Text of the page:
To Horace Mann
every minute as your apprehensions vanish or increase. I ask every moment what people think ; but how can they tell here ? You say nothing of Mr. Chute: sure he is with you still! When I am in such uneasiness about you, I want you every post to mention your friends being with you: I am sure you have none so good or sensible as he is. I am vastly obliged to you for the thought of the book of shells, and shall like it much; and thank you too about my scagliola table; but I am distressed about your expenses. Is there any way one could get your allowance increased ? You know how low my interest is now ; but you know too what a push I would make to be of any service to you—tell me, and adieu!
101. To HORACE MANN.
Arlington Street, Dec. 2, 1742.
You will wonder that it is above a fortnight since I wrote to you; but I have had an inflammation in one of my eyes, and durst not meddle with a pen. I have had two letters from you of November 6th and 13th, but I am in the utmost impatience for another, to hear you are quite recovered of your Trinculos and Furibondos. You tell me you was in a fever; I cannot be easy till I hear from you again. I hope this will come much too late for a medicine, but it will always serve for sal volatile to give you spirits. Yesterday was appointed for considering the Army; but Mr. Lyttelton stood up and moved for another Secret Committee, in the very words of last year ; but the whole debate ran, not upon Eobert Earl of Orford, but Eoberfc Earl of Sandys1: he is the constant butt of the party; indeed he bears it notably. After five hours' haranguing, we carne to a division, and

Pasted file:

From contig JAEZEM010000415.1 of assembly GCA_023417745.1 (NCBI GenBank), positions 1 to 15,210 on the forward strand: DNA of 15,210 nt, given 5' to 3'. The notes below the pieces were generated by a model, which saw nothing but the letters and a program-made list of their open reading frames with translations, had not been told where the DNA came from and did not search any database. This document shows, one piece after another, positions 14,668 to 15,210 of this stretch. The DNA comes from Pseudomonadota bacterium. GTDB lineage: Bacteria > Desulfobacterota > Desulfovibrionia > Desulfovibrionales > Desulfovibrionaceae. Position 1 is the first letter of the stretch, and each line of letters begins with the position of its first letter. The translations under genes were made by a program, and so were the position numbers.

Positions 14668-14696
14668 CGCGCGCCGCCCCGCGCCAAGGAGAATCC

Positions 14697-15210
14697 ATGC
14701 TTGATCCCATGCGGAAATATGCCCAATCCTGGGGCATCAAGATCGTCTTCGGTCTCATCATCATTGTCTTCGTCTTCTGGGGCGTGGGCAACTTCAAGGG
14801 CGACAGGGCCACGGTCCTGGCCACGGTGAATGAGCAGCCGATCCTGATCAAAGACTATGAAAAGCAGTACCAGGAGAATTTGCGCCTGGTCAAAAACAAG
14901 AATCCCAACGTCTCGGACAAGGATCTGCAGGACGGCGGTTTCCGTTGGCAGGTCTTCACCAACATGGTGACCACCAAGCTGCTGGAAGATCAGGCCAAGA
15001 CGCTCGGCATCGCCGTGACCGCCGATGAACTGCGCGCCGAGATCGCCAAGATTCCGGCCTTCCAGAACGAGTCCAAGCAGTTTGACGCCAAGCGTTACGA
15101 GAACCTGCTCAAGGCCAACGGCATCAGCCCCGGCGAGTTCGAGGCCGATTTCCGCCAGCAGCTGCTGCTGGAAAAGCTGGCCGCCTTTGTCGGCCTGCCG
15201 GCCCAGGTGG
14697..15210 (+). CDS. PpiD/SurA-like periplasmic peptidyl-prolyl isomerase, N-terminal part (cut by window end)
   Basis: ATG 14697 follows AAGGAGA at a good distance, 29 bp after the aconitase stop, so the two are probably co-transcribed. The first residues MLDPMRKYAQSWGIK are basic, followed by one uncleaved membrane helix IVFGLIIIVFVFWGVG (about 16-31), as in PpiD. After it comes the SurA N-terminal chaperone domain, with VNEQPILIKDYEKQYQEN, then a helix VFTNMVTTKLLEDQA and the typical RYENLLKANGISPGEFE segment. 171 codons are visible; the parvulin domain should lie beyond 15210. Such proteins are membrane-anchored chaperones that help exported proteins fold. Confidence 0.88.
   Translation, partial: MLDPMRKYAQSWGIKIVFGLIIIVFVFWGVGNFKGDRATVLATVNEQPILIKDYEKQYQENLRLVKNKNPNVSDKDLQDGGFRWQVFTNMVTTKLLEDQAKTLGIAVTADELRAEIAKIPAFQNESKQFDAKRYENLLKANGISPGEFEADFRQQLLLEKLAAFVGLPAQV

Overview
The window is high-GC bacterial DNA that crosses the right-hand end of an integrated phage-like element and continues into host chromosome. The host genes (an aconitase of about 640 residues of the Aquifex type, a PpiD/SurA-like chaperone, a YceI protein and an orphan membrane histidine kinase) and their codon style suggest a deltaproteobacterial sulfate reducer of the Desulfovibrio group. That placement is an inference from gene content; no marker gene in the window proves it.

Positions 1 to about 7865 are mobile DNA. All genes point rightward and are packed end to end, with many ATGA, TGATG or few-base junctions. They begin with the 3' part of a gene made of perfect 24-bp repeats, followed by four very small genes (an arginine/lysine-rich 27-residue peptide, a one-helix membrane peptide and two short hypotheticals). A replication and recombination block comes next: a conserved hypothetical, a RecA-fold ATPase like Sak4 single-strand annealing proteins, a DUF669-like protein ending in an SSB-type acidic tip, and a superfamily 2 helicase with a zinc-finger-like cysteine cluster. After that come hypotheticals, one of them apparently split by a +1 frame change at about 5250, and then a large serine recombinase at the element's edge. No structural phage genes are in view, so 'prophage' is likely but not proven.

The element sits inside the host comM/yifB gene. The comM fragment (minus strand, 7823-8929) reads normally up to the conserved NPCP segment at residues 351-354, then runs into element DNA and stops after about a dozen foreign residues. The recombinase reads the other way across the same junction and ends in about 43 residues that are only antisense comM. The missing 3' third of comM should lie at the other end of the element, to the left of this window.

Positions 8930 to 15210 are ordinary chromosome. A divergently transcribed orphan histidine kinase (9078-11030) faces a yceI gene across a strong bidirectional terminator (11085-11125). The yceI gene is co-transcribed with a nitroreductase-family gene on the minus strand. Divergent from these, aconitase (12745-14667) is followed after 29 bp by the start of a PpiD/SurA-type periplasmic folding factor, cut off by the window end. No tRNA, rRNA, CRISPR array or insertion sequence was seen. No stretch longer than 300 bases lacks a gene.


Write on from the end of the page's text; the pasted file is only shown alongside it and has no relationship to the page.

LETTER 101.—1 Samuel Sandys, Chancellor of the Exchequer, in the room of Sir B. Walpole. Walpole.